Traffic figures released by IATA today show that year-on-year growth in international airline passenger numbers slowed in March to 3.8% from the 5.8% recorded in February.
Conversely, year-on-year growth in freight markets rebounded to 3.7% in March from the 1.8% recorded in February.
Compared to February, global passenger demand fell by 0.3% in March, while cargo demand expanded by 4.5%.
“The profile of the recovery in air transport sharply decelerated in March. The global industry lost two percentage points of demand as a result of the earthquake and tsunami in Japan and the political unrest in the Middle East and North Africa (MENA),” says Giovanni Bisignani, IATA’s director general and CEO.
The impact of the events in Japan on global international traffic was a 1% loss of traffic in March. Looked at regionally, Asia-Pacific carriers saw a traffic loss of over 2%, North American carriers had a 1% drop and Europe’s carriers a 0.5% fall. Japan’s domestic market was the most severely impacted with a 22% fall in demand.
The disruptions in MENA cut international travel by 0.9 percentage points. Egypt and Tunisia experienced traffic levels 10-25% below normal for March. Military action in Libya virtually stopped civil aviation to, from and within that country.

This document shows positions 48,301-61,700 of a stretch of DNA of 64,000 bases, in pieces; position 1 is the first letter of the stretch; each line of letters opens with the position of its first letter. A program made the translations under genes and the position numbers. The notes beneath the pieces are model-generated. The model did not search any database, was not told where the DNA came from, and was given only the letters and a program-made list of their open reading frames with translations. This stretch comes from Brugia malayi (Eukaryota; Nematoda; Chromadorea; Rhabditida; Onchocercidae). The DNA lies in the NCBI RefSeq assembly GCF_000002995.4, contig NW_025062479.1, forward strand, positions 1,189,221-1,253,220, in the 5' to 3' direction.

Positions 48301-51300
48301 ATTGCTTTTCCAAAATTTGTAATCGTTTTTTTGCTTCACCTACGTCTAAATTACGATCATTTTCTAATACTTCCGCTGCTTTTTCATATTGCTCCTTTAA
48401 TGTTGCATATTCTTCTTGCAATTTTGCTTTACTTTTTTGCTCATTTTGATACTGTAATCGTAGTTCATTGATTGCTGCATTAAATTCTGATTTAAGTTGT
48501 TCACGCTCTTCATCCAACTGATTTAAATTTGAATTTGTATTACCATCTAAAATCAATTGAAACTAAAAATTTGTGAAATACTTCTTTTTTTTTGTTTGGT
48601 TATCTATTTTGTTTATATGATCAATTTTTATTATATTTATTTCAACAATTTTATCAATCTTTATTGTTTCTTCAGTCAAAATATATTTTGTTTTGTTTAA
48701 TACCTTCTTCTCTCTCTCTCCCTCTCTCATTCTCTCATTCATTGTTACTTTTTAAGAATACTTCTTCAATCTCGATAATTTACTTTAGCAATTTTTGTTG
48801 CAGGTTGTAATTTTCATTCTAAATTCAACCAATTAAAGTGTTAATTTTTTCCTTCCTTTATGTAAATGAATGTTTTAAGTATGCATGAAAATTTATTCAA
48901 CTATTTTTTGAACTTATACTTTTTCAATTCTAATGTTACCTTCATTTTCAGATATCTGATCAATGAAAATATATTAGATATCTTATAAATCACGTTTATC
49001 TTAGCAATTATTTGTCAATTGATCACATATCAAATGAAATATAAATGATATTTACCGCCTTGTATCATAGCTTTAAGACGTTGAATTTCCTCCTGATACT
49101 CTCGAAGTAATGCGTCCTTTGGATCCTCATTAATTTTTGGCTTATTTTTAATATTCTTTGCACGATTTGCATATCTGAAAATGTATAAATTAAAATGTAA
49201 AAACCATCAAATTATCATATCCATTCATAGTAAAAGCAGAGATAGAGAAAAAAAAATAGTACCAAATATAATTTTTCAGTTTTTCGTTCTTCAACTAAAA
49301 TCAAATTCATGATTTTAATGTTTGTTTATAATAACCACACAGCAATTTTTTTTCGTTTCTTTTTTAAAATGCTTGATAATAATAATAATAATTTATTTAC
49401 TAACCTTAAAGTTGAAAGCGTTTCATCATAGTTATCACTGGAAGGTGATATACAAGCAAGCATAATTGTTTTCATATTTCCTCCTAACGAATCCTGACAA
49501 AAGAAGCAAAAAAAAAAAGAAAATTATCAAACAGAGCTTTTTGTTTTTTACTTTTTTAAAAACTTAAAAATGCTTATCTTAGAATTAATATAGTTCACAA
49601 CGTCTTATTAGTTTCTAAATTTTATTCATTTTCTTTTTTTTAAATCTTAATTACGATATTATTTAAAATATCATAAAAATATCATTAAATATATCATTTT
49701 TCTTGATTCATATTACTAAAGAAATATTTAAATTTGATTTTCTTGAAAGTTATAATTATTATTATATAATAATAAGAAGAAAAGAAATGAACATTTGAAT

According to IATA, the second quarter is likely to see continued depressed air travel markets due to the events in Japan and MENA. However, strong underlining economic growth trends should support recovery in both passenger and cargo markets in the second half of 2011.
Bisignani notes: “The big uncertainty is the price of oil. Even in the $120 a barrel range, it appears that strong economic growth in markets outside of Europe is continuing. We see this in the strong demand from business for premium travel which maintained 7.7% growth through February. But many leisure travellers are putting off flying because of the impact of high oil prices.
"The fragility of the situation is demonstrated by the considerably weaker 3.3% year-on-year growth in economy class travel in February. And, despite efficiency gains, the industry’s 1.4% profit margin leaves it vulnerable in the face of volatile markets."